Most Promising Real Estate Opportunities? Hint: Not Always in Traditional Segments

Aside from the usual crowd, such as industrials and apartments, oft-overlooked niches beckon, NTAM says. Think: cell towers.

Real estate falls squarely in the value investing column nowadays. But once the asset class rebounds, what are the canniest segments to hold, with the strongest growth prospects globally?

That would be more niche property classes than the conventional ones, says a study from Northern Trust Asset Management that covers real estate investment trusts, the most common liquid means of investing in property and a good proxy for other investment vehicles in the space. Based on the study, NTAM believes two traditional types—industrial (mainly warehouses) and residential (apartments)—will do well, while offices and retail will still face challenges.

But smaller segments show much more promise, according to the NTAM research paper, written by Dan Phillips, director of asset allocation strategy, and his team.

“Growth has been strong outside of traditional property types, as investors have shifted their focus to more needs-based sectors, and those sectors set to benefit from demographic trends,” the study says.

We’re talking data centers and cell towers, life sciences, senior housing and self-storage. Indeed, the diversified/other category in the firm’s study, which encompasses those four up-and-coming areas, has outperformed the traditional classes this year through the third quarter.

Everything is down, of course, but diversified has lost the least in 2022, off 23.1%. Over three years, on an annualized basis, diversified ranks second at -8.7%, trailing only residential’s 3.7% growth.

The growth story for data centers and communications towers is impressive. Data center net absorption (the capacity that’s rented out) has tripled since the first half of 2021, the study says, citing real estate company CBRE. Data use/mobile traffic is expected to grow 23% annually through at least 2027, per the Ericsson Mobility Report.

For instance, American Tower, the largest cell tower REIT, is down 17% this year amid worries about an economic slowdown, but that stock price has more than tripled over the past 10 years. Fundamentals are good: American Tower offers a dividend yield of 2.7%, a full percentage point better than the S&P 500’s. In the third quarter, net income increased by 12.9% and revenue by 10.2%. (The NTAM paper didn’t cite this or any other specific REITs.)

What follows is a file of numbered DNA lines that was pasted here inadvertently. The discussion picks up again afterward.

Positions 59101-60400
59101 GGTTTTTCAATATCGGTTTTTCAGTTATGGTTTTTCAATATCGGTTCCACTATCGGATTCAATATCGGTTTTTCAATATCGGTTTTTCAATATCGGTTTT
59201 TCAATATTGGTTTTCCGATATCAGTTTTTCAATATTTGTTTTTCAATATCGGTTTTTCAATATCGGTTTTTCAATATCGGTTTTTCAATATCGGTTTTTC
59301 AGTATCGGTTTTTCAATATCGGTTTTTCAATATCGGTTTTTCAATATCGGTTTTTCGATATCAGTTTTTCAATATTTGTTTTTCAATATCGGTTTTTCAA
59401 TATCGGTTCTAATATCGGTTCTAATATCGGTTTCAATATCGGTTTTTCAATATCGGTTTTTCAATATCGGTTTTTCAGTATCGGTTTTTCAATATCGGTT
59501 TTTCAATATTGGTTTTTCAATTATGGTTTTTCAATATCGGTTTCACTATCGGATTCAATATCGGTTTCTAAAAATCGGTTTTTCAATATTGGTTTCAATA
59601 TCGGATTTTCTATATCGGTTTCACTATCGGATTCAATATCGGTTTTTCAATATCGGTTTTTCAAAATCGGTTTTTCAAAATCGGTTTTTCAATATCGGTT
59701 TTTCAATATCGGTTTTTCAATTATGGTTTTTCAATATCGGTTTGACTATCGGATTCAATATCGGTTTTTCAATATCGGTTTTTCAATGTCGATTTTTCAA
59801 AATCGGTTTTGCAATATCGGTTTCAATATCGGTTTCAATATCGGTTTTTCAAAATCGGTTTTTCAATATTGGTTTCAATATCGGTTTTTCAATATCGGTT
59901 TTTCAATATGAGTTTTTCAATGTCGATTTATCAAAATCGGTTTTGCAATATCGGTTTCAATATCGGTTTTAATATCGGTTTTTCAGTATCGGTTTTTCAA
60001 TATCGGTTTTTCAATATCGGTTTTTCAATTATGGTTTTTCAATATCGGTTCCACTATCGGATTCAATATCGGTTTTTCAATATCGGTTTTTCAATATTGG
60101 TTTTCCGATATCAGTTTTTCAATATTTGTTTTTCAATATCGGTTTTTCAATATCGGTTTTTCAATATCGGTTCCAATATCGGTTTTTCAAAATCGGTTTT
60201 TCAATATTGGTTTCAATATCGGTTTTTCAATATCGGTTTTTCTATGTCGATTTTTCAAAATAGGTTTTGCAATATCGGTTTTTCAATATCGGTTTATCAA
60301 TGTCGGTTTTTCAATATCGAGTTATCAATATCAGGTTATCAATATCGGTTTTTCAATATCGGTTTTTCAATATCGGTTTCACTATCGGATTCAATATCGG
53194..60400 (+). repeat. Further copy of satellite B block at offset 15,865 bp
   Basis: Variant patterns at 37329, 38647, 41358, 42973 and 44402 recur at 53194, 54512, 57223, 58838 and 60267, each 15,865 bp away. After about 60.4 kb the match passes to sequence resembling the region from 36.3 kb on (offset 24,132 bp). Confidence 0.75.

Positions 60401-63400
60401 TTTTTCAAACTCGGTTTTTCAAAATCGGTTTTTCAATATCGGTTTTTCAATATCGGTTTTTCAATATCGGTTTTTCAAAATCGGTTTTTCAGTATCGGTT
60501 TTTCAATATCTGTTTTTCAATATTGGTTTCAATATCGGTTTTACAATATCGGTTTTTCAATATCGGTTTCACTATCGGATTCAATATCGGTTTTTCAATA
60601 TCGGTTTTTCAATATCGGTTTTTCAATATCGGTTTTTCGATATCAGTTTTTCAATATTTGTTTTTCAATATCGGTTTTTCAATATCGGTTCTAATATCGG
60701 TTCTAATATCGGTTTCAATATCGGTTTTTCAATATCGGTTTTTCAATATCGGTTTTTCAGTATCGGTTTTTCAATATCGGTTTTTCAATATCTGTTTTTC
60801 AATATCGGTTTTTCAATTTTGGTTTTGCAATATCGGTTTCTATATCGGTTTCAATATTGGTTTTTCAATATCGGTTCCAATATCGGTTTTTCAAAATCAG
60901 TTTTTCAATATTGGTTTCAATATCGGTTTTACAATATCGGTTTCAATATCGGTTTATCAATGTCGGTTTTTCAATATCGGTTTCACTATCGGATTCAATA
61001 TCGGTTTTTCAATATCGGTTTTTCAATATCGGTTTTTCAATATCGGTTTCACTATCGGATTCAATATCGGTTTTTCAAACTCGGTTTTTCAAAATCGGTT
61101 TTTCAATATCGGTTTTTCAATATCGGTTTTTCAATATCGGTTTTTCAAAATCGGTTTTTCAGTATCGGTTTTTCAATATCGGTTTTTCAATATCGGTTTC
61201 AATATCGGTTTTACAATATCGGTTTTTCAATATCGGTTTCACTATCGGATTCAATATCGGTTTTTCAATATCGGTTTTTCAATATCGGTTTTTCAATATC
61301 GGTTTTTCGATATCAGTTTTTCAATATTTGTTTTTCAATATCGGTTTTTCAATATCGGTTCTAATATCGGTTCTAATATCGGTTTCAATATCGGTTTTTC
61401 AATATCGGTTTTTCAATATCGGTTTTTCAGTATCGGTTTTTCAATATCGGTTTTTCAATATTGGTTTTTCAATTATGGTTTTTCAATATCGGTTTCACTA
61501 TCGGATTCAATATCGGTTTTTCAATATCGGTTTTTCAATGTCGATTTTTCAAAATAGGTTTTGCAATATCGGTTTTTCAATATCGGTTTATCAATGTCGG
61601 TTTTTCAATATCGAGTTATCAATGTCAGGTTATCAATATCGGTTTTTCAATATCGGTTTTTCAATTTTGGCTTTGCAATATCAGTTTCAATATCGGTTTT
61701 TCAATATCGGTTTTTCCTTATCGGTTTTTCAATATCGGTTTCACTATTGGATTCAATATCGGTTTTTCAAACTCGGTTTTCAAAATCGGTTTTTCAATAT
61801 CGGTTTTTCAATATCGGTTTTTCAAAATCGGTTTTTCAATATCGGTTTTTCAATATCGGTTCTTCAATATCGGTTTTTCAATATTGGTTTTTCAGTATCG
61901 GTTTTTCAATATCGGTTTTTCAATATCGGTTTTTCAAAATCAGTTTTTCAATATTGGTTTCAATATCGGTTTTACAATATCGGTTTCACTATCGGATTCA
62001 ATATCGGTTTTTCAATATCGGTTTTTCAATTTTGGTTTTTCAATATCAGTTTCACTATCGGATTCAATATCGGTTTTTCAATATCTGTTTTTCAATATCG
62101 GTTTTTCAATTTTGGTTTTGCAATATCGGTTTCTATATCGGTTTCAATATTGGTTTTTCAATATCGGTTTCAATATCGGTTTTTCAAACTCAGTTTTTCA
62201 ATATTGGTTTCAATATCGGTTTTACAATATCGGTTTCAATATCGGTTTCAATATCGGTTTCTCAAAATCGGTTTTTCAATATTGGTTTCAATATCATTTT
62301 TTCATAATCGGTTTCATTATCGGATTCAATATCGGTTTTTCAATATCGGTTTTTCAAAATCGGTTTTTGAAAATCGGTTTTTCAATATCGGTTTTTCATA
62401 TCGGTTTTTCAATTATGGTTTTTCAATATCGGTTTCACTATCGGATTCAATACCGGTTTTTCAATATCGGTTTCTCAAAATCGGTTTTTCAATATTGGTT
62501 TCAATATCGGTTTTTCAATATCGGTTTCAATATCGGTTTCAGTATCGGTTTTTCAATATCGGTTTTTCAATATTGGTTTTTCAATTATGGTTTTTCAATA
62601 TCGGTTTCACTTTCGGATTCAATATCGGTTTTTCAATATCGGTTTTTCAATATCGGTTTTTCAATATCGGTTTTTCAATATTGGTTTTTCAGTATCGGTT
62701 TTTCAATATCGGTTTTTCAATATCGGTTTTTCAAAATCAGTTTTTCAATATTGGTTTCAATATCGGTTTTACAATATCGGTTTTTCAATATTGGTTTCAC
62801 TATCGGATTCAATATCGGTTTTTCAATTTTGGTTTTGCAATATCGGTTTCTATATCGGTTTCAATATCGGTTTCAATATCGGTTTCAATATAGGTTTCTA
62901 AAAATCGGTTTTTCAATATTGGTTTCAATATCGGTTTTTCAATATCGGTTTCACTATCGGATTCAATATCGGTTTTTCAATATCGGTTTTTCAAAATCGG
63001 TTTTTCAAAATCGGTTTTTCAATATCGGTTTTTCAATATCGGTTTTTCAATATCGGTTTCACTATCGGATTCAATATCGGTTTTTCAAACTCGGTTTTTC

Meanwhile, there’s a lot of action in buildings rented out to health-care providers, who have a bright future given the aging of the population. Average vacancy in the top 100 metros in the first half of 2022 was 8%, an improvement of 0.4 from the comparable period in 2021.

“The lowest-cost setting with the highest-quality care should gain market share of an aging population,” the NTAM report states. Plus, “consumers continue to prefer retail-like locations from leading health systems,” which allows for a lot of flexibility as medical providers have their pick among storefront locations nowadays.

In the same vein, senior housing is enjoying huge demand. Senior housing occupancy grew by 0.7 in the third quarter, to 83.8%. Housing construction starts in this category decreased 64%, the NTAM study says, “while the market comes out of the pandemic and digests recent debt refinancing and cost challenges.” This pause “should be beneficial for fundamentals.”

The home-buying market, which has slowed somewhat yet remains healthy, benefits self-storage. Cushman & Wakefield finds that, in the second quarter, national asking rents were up 5.6% amid flat occupancy. No one, though, expects occupancy to remain flat. Construction starts were up 14% as developers ramp up to meet anticipated demand.

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